Turkish police officer killed, several wounded in anti-PKK raid

Turkish police officer killed, several wounded in anti-PKK raid
Clashes broke out in southeastern Turkey on Friday between Turkish officers and Kurdish militants during a raid to arrest a suspected PKK member, leaving one officer dead.
2 min read
03 November, 2017

One Turkish police officer was killed and nine others were wounded on Friday in a raid to capture a suspected Kurdish militant in the southeastern province of Diyarbakir, the governor's office said.

The officers launched the operation to arrest a member of the outlawed Kurdistan Workers' Party (PKK) in the district of Kayapinar west of Diyarbakir city centre, it said in a statement.

When they entered the building, clashes broke out during which a hand grenade was detonated and 10 officers were wounded. One later died after being taken to hospital.

Local resident Zahide Kilinc said she woke up to the sounds of gunfire around 6am (3am GMT) and saw officers open fire on a flat nearby.

"Of course we were scared, the children were scared. It was like there was an attack on our home and not the opposite flat," she told AFP.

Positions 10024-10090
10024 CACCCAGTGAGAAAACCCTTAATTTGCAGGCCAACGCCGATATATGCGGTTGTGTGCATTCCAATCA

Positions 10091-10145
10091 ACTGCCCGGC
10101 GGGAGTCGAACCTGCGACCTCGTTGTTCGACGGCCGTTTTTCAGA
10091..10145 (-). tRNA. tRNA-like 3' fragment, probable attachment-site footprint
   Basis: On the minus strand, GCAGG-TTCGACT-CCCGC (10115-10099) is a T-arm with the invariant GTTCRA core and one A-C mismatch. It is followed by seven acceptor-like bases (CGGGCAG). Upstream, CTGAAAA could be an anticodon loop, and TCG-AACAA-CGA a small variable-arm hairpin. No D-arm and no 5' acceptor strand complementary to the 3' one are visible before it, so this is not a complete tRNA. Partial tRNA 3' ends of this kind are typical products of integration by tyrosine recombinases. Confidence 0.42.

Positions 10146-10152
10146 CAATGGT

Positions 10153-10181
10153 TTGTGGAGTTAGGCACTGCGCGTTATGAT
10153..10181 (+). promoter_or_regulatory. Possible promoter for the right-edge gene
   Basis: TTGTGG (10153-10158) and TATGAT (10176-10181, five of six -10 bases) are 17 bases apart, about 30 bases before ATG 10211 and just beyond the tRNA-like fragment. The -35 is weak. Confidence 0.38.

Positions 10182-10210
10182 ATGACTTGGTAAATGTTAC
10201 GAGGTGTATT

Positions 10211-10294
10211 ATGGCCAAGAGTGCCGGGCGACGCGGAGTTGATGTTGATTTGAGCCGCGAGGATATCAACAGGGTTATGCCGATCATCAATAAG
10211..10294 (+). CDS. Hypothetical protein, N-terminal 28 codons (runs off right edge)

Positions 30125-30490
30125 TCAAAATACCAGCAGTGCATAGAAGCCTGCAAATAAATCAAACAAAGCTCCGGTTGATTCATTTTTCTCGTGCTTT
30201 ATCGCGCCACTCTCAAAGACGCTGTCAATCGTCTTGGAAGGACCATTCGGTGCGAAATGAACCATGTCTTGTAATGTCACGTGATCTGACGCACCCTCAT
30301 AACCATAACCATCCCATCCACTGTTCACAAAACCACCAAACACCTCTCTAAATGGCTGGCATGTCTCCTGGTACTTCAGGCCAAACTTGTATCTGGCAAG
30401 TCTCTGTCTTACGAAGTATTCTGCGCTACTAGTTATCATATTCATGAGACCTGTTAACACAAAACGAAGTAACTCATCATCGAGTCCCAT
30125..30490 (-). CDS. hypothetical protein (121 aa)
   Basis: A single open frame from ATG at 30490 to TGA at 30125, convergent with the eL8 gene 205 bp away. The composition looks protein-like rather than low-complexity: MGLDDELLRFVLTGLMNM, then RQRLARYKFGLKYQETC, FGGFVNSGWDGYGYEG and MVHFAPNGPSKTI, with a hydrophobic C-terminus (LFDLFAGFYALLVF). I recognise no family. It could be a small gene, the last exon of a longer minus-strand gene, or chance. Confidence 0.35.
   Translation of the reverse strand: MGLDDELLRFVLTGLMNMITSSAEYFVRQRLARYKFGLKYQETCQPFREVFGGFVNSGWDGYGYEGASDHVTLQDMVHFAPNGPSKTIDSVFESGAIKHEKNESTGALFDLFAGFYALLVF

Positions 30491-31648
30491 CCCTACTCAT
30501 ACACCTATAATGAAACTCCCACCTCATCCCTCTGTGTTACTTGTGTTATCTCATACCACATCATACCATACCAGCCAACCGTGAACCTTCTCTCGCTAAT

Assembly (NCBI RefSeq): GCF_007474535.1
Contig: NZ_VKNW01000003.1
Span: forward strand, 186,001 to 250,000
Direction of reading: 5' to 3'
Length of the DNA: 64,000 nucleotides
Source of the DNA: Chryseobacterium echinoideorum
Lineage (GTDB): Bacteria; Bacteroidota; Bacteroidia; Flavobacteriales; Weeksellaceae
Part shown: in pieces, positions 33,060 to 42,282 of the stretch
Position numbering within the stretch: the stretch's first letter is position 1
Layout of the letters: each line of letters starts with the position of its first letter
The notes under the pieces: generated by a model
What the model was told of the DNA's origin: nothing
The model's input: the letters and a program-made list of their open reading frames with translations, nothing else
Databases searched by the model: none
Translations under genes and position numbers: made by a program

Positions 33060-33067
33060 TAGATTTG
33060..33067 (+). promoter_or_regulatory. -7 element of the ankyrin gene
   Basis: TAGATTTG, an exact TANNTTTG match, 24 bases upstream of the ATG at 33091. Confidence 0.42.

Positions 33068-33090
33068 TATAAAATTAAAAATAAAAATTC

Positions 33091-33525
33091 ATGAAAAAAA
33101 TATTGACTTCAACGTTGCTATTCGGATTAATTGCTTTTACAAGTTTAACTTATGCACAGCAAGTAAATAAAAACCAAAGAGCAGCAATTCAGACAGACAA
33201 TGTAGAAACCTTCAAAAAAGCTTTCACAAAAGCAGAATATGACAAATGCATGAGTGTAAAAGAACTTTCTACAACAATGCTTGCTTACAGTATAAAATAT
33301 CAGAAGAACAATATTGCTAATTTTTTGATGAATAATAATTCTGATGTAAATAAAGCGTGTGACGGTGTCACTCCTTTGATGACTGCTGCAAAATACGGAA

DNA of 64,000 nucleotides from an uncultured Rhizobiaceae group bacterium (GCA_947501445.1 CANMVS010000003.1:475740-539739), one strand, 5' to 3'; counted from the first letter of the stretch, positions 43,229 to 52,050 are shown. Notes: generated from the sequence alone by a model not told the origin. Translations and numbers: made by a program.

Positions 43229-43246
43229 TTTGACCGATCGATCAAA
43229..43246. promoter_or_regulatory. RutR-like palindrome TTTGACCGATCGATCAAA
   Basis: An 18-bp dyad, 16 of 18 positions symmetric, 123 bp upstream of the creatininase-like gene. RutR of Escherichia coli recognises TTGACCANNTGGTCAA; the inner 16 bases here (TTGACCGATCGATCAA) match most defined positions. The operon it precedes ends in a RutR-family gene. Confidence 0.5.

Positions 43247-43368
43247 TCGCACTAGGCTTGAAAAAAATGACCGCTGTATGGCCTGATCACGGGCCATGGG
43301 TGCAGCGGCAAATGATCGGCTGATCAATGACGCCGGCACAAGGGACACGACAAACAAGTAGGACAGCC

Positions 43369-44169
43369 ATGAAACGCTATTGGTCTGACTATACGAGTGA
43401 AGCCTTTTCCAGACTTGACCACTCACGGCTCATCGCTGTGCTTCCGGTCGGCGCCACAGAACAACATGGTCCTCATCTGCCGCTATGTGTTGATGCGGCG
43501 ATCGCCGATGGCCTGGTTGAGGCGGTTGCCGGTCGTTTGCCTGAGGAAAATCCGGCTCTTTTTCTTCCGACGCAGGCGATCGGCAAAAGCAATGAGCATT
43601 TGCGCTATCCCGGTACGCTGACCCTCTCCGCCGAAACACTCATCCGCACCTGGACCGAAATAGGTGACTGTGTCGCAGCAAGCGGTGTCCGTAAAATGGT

The governor's office said a member of the PKK was also killed during the clashes.

The PKK is blacklisted as a terrorist organisation by Turkey, the United States and the European Union.

More than 40,000 people have been killed since it launched its insurgency in Turkey in 1984. 

Fighting intensified in the southeast between Turkish security forces and the PKK after the collapse of a two-year ceasefire in 2015.

Six soldiers and two military security guards were killed on Thursday in clashes with the PKK in the province of Hakkari which borders Iraq.

The interior ministry said on Thursday its security forces killed 46 members of the "separatist terror organisation" - Turkey's official term for the PKK - in Sirnak and Hakkari in the southeast and Tunceli in the east, state-run news agency Anadolu said.

It was not possible to independently verify the toll, AFP reported.

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